[​IMG]

    The rest of the day consisted of 450Km of fast-changing landscapes and fabulous curving roads. I'm in no hurry and stop along the way more than a few times to grab a pie for lunch, or photograph the sights.
    [​IMG]

    [​IMG]

    I am discovering that speed limits for the corners tend to be very conservative for the road surface and bend radius. However, many of the corners are blind and will also be the only places along the highway where loose gravel accumulates. Only once did my route skirt the edge of a heavy shower, but it was barely enough to put a few spots on the road and soon passed behind.

    [​IMG]

    [​IMG]

    [​IMG]

    [​IMG]
    #35
  16. slartidbartfast

    slartidbartfast Love those blue pipes

    Joined:
    Dec 23, 2003
    Oddometer:
    5,933
    Location:
    Southern Louisiana or Southern England or ...
    An impressive view in the USA is usually preceeded by several signs informing you of an impending scenic overlook. When you get there, you will find a well-worn trail to a spot which might be marked with an arrow showing you which way to face, and a sign: 'Take the best photo here.' OK, maybe that's a bit extreme and the Kiwis have a few marked viewpoints too but there are also just as often no indications of an impending magnificent vista. It gives you the sense that you might be the first person to find this particular view so awesome. This spot required a couple of quick U-turns and keeping the bike in gear, ready to move if anyone came flying over the hill behind me.
    [​IMG]

    I grabbed this one while parked tight against the crash barrier in a no-passing zone.
    [​IMG]
    #36
  17. slartidbartfast

    slartidbartfast Love those blue pipes

    Joined:
    Dec 23, 2003
    Oddometer:
    5,933
    Location:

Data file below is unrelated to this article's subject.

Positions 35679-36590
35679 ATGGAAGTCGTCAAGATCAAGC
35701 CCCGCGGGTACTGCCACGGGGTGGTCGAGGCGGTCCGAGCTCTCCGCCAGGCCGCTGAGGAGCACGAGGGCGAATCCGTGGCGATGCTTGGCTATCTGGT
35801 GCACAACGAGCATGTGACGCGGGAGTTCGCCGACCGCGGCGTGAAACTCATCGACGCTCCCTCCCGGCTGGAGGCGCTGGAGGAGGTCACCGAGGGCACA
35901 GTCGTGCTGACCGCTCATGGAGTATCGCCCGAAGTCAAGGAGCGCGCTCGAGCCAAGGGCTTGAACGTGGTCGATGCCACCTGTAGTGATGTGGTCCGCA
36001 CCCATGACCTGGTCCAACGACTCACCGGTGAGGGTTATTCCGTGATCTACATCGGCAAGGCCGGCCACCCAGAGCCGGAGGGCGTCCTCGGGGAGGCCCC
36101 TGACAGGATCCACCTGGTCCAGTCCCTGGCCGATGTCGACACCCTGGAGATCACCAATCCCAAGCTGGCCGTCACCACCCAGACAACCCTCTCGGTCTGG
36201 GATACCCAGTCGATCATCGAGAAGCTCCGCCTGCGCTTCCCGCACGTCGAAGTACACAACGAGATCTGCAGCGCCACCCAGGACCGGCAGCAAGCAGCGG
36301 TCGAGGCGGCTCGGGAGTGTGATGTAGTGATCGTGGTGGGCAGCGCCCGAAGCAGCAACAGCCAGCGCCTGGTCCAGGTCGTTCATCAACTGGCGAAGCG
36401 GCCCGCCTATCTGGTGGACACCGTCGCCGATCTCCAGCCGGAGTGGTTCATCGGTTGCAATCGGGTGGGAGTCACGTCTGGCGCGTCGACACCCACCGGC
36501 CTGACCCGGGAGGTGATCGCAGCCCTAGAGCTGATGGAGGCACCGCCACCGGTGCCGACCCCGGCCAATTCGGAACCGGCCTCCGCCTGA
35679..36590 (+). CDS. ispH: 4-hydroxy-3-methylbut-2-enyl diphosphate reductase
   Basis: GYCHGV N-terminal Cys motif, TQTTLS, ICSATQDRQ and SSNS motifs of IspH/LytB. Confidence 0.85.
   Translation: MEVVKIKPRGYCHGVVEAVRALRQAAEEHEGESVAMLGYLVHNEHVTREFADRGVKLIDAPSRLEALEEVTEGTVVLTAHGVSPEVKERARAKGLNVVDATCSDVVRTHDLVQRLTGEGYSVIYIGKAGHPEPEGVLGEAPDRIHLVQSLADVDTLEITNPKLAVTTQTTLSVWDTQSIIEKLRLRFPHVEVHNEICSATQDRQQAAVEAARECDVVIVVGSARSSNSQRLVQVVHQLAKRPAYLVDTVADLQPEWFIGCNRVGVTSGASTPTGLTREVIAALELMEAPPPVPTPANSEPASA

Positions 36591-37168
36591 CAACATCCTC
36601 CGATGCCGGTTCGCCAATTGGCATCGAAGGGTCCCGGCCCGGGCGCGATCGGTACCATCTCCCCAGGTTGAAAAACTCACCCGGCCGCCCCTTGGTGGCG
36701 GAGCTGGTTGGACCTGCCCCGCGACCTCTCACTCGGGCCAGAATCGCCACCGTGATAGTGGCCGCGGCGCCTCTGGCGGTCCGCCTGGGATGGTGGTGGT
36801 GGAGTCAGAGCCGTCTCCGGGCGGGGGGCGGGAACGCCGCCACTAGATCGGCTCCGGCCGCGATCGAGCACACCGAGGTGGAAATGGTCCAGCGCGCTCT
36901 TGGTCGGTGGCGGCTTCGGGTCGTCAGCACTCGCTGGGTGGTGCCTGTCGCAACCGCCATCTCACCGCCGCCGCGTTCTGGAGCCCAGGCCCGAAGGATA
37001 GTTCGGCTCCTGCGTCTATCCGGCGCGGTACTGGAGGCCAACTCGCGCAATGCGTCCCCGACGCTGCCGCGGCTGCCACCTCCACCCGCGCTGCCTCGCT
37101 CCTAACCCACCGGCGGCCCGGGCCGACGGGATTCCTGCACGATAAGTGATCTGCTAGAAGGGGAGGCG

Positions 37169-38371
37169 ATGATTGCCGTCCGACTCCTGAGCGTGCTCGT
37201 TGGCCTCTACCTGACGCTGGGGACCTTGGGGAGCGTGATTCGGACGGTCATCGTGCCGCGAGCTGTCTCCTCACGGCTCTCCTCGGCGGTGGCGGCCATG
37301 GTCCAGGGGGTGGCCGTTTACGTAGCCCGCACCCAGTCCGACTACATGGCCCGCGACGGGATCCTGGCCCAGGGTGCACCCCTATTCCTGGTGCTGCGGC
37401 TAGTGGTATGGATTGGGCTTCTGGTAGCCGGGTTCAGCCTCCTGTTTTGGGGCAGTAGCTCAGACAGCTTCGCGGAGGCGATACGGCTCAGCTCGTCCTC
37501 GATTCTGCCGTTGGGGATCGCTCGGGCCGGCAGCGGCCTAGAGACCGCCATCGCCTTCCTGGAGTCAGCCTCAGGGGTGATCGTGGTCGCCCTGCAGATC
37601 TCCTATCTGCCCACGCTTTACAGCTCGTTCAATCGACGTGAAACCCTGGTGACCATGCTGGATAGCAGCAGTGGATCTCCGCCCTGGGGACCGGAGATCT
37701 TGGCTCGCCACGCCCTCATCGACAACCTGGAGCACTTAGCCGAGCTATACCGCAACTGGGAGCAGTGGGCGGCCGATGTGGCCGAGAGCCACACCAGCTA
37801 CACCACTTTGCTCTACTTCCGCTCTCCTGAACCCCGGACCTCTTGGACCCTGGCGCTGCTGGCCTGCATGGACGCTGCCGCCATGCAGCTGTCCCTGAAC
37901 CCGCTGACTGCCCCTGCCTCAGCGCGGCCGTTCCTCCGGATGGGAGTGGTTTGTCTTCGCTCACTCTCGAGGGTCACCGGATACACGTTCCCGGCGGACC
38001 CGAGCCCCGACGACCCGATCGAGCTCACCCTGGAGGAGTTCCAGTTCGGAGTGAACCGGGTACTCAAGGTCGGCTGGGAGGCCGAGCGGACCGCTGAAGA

Southern Louisiana or Southern England or ...
    In the afternoon, I passed mile upon mile of fruit farms, all with a roadside store selling cherries, peaches, nectarines, strawberries, etc. I started to fancy a fruit snack so stopped in for a snack of most delicious apricots I have ever tasted.
    [​IMG]

    [​IMG]

    [​IMG]

    The weather was near-perfect all day - Cool enough to need jacket and gloves while riding but warm enough to want to remove them when stopped. Only in the last 25Km as I approached the Catlins coast, a cold, damp wind started up and I fumbled to close the vents on my jacket as I was riding.
    [​IMG]
    #37
  18. slartidbartfast

    slartidbartfast Love those blue pipes

    Joined:
    Dec 23, 2003
    Oddometer:
    5,933
    Location:
    Southern Louisiana or Southern England or ...
    I stayed in the Thomas's Catlins YHA - an interesting old building with huge, heavy wooden doors and high ceilings. I was formerly and old-folks home apparently.

    The route for Day two:
    [​IMG]
    #38
  19. slartidbartfast

    slartidbartfast Love those blue pipes

    Joined:
    Dec 23, 2003
    Oddometer:
    5,933
    Location:
    Southern Louisiana or Southern England or ...
    The weather forecast for the day sucks (or blows, depending upon your preferred vernacularism!). Locals told me it could clear up, could be damp and misty all day or it could piss down. Glad to see there's a clear consensus on what the forecast actually means :lol3 Still, that's typical of a maritime climate and no different to SW England for example.
    [​IMG]

    After a fortifying breakfast, I'm packed up and ready to head along the Catlins coast to Invercargill and beyond.
    [​IMG]
    #39
  20. Mileater

    Mileater Been here awhile

    Joined:
    Nov 29, 2007
    Oddometer:
    379
    Location:
    Christchurch, New Zealand
    Hi Slarti... enjoying your romp through some familliar places. It is always nice to see the place through others eyes. :clap

    Regarding the Speed Advisory signs... yes, they do tend to be conservative, particularly for bikes but don't get too carried away :deal

    There are some (such as the one shown in your photo) that are blind but have a good entry point but others, marked with the same speed suggestion that do not set up well, can be quite tricky to get through at much above the posted number! Take care.

    Much more fun is to be had on corners where the tar seal (chip seal) has melted due to high temperatures at some point and then the cars and trucks have driven the stone chips down below the level of tar. When this cools off, you are left with a slick, smooth surface that offers almost no grip in wet conditions and minimal in the dry. These patches can (and will) give you a nasty fright if you are not expecting it. They are mostly found in or near the apex of the corners so beware of a blind turn and set your speed closer to the advisory if you are uncertain or cannot see the road surface all the way through the turn.

    I don't want to be a "Nanna" but we lose too many of our friends in single bike accidents. :cry

    Ok.. back to "Lurk" ( :lurk ) mode again.

    Cheers :freaky
    Allan
    #40